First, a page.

Report: e-Learning Data Breach Exposes 1 Million College Students’ Data

A coalition of Israeli diplomats, programmers and hackers have joined forces to stave off threats by identifying bot networks on social media and getting them removed

Over one million students that have used the OneClass e-learning platform may have had their personal data breached. A report published on Thursday suggests that the popular educational platform experienced a significant data breach this week, creating a “goldmine for criminal hackers.”

A report by vpnMentor published on Thursday claims that OneClass, an online learning platform, experienced a serious data breach this week.

The report claims that a vulnerability in the OneClass platform “created a goldmine for criminal hackers” by offering them access to over 1 million private student records.

“It contained over 27 GB of data, totaling 8.9 million records, and exposed over 1 million individual OneClass users. The database contained different indices, each with different types of records related to students using the platform, those who had been rejected from joining, many university professors, and more,” the report reads.

The report suggests that the breach could put students at risk because young people are often more vulnerable to online schemes. Moreover, the breach may have exposed families to financial risk, particularly those parents that paid for the OneClass service with a credit card.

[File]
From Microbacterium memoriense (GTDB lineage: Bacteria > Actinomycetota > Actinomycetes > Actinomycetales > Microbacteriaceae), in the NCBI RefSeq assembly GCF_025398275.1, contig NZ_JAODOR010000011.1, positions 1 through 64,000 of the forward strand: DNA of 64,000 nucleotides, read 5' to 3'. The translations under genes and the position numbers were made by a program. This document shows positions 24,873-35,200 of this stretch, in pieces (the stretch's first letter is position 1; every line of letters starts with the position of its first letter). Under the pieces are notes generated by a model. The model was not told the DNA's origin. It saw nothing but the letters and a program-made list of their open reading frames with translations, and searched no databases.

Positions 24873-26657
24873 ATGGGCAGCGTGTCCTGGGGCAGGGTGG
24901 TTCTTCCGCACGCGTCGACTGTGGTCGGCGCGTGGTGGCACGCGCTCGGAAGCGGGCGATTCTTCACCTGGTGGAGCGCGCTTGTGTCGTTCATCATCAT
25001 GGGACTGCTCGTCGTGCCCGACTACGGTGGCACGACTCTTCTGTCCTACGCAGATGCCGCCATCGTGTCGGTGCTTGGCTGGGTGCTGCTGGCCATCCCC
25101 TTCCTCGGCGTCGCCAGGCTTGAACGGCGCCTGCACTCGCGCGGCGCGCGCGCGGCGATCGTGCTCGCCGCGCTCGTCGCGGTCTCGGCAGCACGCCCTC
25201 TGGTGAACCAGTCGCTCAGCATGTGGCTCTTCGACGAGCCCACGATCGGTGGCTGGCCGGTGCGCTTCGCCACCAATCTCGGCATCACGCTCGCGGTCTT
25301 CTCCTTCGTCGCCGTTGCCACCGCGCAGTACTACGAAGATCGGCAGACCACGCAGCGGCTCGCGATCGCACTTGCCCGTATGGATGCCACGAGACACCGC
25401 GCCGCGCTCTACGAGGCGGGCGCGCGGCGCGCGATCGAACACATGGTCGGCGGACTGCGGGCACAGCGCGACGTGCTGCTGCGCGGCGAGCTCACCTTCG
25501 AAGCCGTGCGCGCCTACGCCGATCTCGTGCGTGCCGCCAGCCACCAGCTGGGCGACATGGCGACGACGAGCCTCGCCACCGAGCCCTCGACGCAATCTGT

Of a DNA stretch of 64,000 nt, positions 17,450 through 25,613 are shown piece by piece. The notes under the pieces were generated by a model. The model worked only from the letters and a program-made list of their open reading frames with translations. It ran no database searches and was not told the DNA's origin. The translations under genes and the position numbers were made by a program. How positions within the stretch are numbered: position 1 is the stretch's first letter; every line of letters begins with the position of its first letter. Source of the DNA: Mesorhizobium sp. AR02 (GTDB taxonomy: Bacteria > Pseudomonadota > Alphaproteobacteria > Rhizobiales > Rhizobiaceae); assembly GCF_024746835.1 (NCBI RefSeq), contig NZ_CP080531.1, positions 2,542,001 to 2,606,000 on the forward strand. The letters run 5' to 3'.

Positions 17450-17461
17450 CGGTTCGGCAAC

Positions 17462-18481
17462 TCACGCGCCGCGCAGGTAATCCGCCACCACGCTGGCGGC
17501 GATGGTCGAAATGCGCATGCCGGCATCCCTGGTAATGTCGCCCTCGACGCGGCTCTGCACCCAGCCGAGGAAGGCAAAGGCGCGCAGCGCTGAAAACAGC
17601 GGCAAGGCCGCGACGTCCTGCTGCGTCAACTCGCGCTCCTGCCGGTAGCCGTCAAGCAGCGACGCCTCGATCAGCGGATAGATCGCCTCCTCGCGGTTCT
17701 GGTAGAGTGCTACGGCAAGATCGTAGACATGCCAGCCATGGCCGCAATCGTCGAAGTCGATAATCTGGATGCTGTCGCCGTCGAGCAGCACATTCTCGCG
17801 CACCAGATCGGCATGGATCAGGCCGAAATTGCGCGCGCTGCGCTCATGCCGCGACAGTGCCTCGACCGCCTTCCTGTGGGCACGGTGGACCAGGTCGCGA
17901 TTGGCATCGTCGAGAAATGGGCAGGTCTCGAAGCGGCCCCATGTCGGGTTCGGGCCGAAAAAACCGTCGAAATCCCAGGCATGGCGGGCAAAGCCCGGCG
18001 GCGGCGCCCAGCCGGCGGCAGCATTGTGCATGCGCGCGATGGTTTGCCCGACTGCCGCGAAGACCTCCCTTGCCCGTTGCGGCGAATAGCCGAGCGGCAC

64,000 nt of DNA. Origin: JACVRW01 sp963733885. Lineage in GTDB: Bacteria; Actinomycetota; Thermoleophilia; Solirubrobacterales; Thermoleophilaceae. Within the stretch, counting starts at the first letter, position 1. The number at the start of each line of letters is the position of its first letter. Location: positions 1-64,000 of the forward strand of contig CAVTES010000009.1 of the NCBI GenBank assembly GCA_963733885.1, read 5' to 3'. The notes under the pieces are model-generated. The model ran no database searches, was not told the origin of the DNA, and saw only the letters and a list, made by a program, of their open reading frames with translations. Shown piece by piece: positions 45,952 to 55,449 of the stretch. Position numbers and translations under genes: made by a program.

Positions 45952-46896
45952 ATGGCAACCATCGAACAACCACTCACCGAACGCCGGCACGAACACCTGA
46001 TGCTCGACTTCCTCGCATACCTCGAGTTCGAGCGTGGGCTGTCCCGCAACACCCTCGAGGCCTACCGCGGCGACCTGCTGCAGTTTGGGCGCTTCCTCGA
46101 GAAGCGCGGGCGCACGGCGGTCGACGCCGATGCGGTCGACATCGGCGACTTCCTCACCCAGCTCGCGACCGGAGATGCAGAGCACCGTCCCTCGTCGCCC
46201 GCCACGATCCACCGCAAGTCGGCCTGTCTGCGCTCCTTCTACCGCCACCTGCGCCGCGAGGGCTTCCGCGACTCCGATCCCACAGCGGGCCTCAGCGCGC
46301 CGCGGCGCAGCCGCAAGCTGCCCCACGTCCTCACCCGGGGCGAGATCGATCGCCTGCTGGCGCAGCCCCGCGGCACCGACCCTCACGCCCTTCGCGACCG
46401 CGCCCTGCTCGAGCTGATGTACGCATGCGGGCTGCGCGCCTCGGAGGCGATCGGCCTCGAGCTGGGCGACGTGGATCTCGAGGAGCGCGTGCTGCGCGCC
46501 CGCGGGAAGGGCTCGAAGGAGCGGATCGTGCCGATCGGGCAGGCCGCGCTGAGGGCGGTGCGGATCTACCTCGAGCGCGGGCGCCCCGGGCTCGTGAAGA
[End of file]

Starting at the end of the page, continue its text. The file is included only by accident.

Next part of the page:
“Furthermore, OneClass users are very young – including minors – and will generally be unaware of most criminal schemes and frauds online. This makes them particularly vulnerable targets. It’s also likely many of them use their parent’s credit cards to sign up, exposing their whole family to risk,” the report stated.

An online security research team at vpnMentor discovered OneClass’s vulnerabilities during their work on a web mapping project. The team said that the platform’s user database was completely unsecured.

“Our team was able to access this database because it was completely unsecured and unencrypted,” the report noted.

Breitbart News reported in April that 77 percent of college students felt that the quality of their education decreased when classes moved online in March at the outset of the Chinese virus pandemic.


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